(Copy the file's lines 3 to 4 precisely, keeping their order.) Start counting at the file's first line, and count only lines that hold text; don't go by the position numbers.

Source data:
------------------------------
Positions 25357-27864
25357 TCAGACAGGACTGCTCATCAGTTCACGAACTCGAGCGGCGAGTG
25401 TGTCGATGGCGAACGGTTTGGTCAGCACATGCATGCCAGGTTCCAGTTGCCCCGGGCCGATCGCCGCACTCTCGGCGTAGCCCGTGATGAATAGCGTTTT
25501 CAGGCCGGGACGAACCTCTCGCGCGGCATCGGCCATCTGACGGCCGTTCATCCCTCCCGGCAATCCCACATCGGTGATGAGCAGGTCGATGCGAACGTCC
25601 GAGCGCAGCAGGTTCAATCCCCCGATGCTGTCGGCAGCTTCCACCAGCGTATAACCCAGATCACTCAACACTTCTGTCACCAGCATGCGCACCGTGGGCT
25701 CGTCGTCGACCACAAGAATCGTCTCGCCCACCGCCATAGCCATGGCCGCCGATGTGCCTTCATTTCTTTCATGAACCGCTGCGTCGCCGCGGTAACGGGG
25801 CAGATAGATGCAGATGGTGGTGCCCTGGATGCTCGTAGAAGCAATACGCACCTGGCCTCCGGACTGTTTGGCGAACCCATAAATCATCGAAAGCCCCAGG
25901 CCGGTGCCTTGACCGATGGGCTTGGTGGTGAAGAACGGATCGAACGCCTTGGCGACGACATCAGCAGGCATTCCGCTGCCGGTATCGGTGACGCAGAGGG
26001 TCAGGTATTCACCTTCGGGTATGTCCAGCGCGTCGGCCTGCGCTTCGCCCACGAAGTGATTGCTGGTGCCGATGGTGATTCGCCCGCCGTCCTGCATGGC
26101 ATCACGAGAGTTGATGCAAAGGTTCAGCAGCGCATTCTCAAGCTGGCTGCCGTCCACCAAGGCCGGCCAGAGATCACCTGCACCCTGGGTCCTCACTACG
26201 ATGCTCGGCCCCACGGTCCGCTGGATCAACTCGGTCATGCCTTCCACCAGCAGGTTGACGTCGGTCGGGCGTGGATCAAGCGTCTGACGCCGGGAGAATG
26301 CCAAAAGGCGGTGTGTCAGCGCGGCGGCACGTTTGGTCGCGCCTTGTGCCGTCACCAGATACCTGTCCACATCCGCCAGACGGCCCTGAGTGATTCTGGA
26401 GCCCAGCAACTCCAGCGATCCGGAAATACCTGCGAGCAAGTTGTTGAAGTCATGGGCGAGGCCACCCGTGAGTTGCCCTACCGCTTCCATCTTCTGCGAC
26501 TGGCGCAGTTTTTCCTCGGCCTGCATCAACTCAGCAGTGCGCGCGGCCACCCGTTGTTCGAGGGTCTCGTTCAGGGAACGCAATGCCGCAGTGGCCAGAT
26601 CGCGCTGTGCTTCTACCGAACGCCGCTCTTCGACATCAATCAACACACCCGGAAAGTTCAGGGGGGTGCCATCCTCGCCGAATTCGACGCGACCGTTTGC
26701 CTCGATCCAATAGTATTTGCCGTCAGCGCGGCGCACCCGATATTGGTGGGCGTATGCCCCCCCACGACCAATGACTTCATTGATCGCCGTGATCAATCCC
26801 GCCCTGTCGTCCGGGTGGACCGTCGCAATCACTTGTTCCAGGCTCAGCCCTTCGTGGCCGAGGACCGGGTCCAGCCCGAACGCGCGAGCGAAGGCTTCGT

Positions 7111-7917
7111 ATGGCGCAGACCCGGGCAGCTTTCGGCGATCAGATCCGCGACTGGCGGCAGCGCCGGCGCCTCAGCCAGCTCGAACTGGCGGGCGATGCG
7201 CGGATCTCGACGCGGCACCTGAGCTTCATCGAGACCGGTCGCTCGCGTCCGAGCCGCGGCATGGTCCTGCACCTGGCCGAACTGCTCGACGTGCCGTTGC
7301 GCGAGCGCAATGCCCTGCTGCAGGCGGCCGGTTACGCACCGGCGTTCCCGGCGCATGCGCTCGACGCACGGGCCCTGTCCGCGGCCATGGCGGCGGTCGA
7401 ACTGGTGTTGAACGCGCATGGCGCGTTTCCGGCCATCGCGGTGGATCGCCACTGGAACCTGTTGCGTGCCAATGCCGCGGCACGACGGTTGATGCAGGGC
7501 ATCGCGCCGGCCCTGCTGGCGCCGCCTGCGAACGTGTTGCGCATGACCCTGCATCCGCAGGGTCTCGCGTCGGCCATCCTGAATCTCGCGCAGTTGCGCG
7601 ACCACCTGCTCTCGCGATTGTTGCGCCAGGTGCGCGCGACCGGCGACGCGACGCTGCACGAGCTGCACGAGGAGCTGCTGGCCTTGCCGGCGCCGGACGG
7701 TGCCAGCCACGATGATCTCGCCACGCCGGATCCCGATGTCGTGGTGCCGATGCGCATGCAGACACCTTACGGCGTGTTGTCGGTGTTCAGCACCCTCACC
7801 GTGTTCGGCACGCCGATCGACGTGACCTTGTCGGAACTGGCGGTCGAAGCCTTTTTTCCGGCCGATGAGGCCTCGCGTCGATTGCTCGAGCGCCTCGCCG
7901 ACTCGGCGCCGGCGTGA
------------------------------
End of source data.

25401 TGTCGATGGCGAACGGTTTGGTCAGCACATGCATGCCAGGTTCCAGTTGCCCCGGGCCGATCGCCGCACTCTCGGCGTAGCCCGTGATGAATAGCGTTTT
25501 CAGGCCGGGACGAACCTCTCGCGCGGCATCGGCCATCTGACGGCCGTTCATCCCTCCCGGCAATCCCACATCGGTGATGAGCAGGTCGATGCGAACGTCC